With a little more than two weeks remaining to pass a budget in Kentucky's legislative session, Republican Gov. Matt Bevin headed over to the state House chambers to check in — and found an empty room.
"It is 11 o'clock on a Monday. There is nobody in here," Bevin said in a video posted to his Facebook page. "There are 19 days left now for this House to be in session together with the Senate, and there's nothing being done. There's not a soul in here except for me. What are people doing?"
"You are paying all of these people to work," the first-term governor continued. "They've been in session for just over an hour per day this entire legislative session. They're being paid to be here full-time."
Bevin added that it is "completely unacceptable" that the House hasn't delivered a budget to him and specifically criticized Democratic House Speaker Greg Stumbo. In the video, Bevin implored him to "get serious about putting out a budget, to work with the people in this House and the Senate, to actually take care of our financial problems."
Brian Wilkerson, Stumbo's communication director, told TheBlaze that the House rarely is in session that early on a Monday morning as several lawmakers have to travel to Frankfort from all over the state. He also said that lawmakers attend meetings — including meetings about the budget — in other buildings outside of the chamber. According to the legislative calendar, the House is expected to convene at 4 p.m. Monday.
Wilkerson, in turn, criticized Bevin's office for withholding pertinent information about various points in the budget from lawmakers.
"The fact is, we're not having a lot of information given to us by [Bevin's] administration," Wilkerson told TheBlaze. "It's made it more difficult to come up with a budget proposal."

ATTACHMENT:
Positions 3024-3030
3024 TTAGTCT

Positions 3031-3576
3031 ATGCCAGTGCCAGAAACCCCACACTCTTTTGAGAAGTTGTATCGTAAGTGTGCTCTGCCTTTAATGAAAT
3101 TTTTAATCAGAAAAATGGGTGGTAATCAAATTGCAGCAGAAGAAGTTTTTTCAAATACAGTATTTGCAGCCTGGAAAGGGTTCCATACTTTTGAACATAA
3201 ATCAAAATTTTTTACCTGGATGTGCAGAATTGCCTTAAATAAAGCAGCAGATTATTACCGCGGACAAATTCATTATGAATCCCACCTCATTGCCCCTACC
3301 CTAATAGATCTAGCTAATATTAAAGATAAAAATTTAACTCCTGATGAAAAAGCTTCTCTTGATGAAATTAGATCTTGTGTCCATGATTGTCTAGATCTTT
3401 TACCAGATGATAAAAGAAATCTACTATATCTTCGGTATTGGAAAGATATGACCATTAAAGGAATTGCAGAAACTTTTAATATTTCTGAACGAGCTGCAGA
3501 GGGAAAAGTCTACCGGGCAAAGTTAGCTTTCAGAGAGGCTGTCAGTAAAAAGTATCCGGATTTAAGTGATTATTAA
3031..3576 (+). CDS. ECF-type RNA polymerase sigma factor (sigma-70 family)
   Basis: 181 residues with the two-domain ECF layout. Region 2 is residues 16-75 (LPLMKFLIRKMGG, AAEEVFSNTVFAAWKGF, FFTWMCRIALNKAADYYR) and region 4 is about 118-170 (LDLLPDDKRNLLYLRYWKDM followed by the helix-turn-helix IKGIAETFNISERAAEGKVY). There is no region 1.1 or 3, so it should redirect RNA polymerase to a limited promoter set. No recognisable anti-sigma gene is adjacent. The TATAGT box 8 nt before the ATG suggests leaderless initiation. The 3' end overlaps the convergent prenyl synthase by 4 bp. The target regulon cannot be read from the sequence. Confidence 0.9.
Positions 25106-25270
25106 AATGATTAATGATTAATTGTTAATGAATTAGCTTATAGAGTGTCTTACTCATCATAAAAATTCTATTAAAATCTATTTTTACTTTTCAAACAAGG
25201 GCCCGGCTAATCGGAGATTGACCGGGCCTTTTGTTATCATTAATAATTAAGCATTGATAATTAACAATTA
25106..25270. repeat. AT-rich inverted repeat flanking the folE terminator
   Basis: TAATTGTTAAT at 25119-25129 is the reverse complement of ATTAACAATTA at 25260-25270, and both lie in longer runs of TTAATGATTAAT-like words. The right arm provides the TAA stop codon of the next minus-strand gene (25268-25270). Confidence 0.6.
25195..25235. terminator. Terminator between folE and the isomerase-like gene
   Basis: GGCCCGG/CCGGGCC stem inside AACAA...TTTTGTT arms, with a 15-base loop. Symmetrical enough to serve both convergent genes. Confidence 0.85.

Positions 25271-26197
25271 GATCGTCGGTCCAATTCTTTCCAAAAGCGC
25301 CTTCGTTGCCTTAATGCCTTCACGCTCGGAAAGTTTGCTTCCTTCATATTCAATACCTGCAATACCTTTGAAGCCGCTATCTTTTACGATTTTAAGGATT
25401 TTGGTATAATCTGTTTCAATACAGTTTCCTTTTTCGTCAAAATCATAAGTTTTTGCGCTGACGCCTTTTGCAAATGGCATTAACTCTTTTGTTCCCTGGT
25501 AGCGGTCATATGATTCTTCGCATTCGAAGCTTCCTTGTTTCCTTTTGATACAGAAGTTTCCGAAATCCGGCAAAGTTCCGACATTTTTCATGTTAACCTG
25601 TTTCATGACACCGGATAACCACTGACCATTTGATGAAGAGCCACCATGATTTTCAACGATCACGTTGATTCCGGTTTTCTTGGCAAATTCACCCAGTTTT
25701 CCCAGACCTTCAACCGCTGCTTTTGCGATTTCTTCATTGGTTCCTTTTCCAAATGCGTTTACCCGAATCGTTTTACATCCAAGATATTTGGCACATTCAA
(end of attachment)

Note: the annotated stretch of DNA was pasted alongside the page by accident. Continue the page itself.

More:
Wilkerson contended that "everything is still on track" as there "is still plenty of time" to come up with a budget proposal by mid-March.
"We've been moving forward, it's just that we've just been hampered by not having as much information as the administration," Wilkerson said. "They present the budget, the governor does, and then they should be able to defend it, and that's something we've not been able to see. What are your details on some agencies? How are you going to implement the cuts the governor is recommending? They can't or necessarily won't tell us."
Kentucky House Democrats also fired back at Bevin in a series of tweets Monday.
As of Monday afternoon, Bevin's video had amassed more than 100,000 views on Facebook. He released his own budget proposal on Jan. 26 during his State of the Commonwealth Address.
"The people of Kentucky deserve better than this," Bevin concluded in the video, as he pointed at the empty seats around him.
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